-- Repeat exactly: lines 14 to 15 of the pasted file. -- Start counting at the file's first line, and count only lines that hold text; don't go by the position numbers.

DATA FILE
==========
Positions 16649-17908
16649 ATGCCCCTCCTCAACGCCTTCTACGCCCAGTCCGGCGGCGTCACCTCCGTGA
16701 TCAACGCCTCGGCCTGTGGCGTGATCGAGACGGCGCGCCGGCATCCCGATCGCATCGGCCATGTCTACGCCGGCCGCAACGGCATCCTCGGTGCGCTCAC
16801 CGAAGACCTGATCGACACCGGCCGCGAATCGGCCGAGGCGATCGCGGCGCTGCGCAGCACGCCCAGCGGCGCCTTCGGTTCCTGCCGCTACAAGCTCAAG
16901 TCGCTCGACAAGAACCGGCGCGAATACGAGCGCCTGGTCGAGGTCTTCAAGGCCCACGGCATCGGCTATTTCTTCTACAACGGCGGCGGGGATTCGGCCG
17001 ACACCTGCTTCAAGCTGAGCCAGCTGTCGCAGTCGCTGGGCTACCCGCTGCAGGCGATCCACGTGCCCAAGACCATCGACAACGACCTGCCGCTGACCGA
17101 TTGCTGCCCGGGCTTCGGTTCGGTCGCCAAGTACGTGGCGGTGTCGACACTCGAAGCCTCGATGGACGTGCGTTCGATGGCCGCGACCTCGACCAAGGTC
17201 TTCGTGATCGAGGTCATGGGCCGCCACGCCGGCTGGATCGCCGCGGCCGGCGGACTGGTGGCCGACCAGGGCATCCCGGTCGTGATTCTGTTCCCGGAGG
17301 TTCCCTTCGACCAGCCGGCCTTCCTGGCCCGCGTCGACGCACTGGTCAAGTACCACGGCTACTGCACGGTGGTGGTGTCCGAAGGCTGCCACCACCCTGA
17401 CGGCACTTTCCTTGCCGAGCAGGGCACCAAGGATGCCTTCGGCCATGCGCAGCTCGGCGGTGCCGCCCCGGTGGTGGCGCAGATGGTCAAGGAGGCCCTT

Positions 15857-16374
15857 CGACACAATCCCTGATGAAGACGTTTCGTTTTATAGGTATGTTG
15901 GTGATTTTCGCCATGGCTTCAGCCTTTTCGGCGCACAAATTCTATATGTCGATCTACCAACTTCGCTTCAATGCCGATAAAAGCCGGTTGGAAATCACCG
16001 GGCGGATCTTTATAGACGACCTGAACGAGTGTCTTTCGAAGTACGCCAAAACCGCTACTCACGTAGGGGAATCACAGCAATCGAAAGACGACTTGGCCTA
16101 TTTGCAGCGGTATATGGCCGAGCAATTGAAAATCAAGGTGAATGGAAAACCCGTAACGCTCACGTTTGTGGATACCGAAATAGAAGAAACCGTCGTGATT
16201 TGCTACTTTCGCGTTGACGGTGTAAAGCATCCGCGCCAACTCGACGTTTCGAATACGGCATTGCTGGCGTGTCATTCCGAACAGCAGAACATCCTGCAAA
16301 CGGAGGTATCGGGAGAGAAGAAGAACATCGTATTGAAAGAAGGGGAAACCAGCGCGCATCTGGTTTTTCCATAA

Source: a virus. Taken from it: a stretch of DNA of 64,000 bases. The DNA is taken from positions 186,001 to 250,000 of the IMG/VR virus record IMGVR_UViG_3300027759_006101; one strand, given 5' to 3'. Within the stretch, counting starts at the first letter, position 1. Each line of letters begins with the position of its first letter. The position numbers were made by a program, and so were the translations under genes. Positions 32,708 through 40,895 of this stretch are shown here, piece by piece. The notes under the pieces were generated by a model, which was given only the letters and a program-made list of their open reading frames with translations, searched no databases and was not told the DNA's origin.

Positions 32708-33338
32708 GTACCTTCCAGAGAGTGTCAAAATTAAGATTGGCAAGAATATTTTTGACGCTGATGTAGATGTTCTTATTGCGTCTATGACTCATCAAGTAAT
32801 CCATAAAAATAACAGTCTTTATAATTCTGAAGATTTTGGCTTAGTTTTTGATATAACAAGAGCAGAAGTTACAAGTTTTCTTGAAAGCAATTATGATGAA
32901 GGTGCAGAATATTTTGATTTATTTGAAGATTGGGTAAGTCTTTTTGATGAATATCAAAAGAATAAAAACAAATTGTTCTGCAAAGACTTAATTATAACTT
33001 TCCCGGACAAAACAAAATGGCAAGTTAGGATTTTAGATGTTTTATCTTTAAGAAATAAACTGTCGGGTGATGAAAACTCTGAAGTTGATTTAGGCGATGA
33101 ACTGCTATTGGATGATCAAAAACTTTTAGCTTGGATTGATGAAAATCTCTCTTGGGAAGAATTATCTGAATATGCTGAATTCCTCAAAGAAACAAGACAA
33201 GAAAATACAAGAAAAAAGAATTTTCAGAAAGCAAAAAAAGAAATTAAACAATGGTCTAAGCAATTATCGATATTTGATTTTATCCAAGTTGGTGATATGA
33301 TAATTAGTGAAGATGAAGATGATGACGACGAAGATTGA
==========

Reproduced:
16001 GGCGGATCTTTATAGACGACCTGAACGAGTGTCTTTCGAAGTACGCCAAAACCGCTACTCACGTAGGGGAATCACAGCAATCGAAAGACGACTTGGCCTA
16101 TTTGCAGCGGTATATGGCCGAGCAATTGAAAATCAAGGTGAATGGAAAACCCGTAACGCTCACGTTTGTGGATACCGAAATAGAAGAAACCGTCGTGATT